A commercial office trailer at the center of a zoning controversy is no longer in the state. It’s owned by Walter Ford and Julia Ford and until last week was located in Grovertown. The Starke County Board of Zoning Appeals in 2011 issued a mobile home permit for the structure. Neighbors George and Betty Dotlich filed a BZA appeal in October of that year, challenging the structure’s classification as a mobile home.
The BZA revoked that permit and issued one for a site-built home. The Dotlichs’ filed an appeal in court in March of 2012 on the grounds the trailer, which was purchased in Illinois, was not certified for any use in Indiana for any purpose and that placement of such structures outside of commercially zoned areas is a violation of county ordinances. A special judge ruled in their favor in January of 2013 and sent the matter back to the BZA. That body adopted the judge’s findings and ordered the structure removed by June 1, 2013.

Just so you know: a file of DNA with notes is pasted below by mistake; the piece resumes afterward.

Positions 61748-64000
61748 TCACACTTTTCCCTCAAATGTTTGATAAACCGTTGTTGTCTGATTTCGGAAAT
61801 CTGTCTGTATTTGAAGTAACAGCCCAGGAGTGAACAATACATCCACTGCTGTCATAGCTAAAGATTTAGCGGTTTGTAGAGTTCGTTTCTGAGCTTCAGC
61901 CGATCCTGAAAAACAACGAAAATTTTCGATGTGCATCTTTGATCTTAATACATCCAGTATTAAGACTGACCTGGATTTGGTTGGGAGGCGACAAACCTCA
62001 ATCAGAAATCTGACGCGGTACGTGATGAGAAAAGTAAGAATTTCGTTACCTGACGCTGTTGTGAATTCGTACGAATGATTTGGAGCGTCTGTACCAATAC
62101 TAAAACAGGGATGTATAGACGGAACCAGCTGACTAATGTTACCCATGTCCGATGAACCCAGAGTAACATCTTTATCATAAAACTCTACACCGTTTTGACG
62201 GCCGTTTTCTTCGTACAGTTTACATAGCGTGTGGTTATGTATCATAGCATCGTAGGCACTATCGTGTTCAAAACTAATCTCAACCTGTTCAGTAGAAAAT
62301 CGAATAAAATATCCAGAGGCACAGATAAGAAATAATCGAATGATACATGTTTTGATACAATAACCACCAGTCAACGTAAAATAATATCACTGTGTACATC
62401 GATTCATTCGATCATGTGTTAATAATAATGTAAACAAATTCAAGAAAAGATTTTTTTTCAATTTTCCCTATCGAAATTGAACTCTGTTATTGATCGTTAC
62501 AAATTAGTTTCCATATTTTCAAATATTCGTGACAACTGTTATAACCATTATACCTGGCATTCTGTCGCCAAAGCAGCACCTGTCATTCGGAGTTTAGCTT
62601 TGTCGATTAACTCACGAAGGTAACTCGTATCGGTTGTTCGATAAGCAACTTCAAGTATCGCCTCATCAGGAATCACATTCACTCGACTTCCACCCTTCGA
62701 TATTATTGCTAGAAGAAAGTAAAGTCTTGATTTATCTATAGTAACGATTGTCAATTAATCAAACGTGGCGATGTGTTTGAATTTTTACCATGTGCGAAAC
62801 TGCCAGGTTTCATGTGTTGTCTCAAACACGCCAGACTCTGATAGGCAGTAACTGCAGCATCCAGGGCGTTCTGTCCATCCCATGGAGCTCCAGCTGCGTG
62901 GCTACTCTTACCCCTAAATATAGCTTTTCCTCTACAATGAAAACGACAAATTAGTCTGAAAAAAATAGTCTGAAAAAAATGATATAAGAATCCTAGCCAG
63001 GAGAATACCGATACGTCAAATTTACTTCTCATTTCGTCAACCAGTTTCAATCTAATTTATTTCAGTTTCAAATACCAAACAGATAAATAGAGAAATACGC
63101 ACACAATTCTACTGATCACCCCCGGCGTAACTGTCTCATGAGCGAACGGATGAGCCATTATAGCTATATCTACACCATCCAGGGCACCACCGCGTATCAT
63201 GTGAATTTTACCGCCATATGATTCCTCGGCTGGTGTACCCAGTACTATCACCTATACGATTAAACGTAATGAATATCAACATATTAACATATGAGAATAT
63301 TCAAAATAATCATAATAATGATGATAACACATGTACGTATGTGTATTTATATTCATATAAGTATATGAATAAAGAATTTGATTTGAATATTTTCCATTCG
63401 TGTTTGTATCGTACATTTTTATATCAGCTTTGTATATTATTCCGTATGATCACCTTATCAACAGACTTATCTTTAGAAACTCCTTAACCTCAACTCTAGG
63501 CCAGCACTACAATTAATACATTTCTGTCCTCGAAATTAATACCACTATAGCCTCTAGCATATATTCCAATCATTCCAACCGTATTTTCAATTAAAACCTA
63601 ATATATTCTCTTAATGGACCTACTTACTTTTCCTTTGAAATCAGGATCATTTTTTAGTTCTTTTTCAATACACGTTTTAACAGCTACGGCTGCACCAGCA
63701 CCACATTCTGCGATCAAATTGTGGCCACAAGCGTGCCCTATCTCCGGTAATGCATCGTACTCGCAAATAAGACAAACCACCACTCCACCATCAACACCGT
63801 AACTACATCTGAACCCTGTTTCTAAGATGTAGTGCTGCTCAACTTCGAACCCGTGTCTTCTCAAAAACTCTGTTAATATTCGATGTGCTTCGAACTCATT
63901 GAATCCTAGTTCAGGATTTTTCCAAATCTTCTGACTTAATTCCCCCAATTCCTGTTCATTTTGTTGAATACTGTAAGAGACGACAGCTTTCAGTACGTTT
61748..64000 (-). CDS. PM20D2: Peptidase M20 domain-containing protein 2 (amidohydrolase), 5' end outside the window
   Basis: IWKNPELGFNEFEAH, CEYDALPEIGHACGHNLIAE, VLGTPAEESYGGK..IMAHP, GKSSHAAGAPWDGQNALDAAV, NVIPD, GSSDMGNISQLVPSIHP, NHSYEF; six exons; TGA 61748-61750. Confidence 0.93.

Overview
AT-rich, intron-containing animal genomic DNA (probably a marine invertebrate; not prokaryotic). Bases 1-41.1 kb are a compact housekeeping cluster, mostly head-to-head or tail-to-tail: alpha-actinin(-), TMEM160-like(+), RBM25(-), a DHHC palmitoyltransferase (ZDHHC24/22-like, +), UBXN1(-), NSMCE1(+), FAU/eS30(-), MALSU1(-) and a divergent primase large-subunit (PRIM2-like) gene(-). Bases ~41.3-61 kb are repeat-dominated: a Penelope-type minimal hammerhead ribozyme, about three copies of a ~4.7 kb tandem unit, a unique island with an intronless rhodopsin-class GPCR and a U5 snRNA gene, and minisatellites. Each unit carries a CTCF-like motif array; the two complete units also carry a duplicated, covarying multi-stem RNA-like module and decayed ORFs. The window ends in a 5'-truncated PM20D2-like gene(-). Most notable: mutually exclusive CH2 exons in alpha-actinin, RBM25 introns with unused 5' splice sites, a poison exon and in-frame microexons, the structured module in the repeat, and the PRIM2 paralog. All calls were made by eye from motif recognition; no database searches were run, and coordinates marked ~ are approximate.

The Fords applied for a new permit for the structure. That request was denied because you cannot seek a building permit retroactively. The Fords filed a legal appeal to that denial in August of 2013, and the Dotlichs filed a motion to dismiss. Special Judge Michael Shurn ruled to dismiss the appeal.
Earlier this year the Fords filed a civil lawsuit against former Starke County Building Commissioner Bruce Williams, the Starke County Board of Commissioners and Board of Zoning Appeals of Starke County over the zoning issue. The lawsuit contends the Fords have suffered harm as a result of the negligence of the defendants and seeks an unspecified amount of damages for costs to construct and remove the home, interest, closing and loan expenses, loss of value to the home, emotional distress, attorney fees and other damages. According to the lawsuit, the Fords spent more than $40,000 to build the home.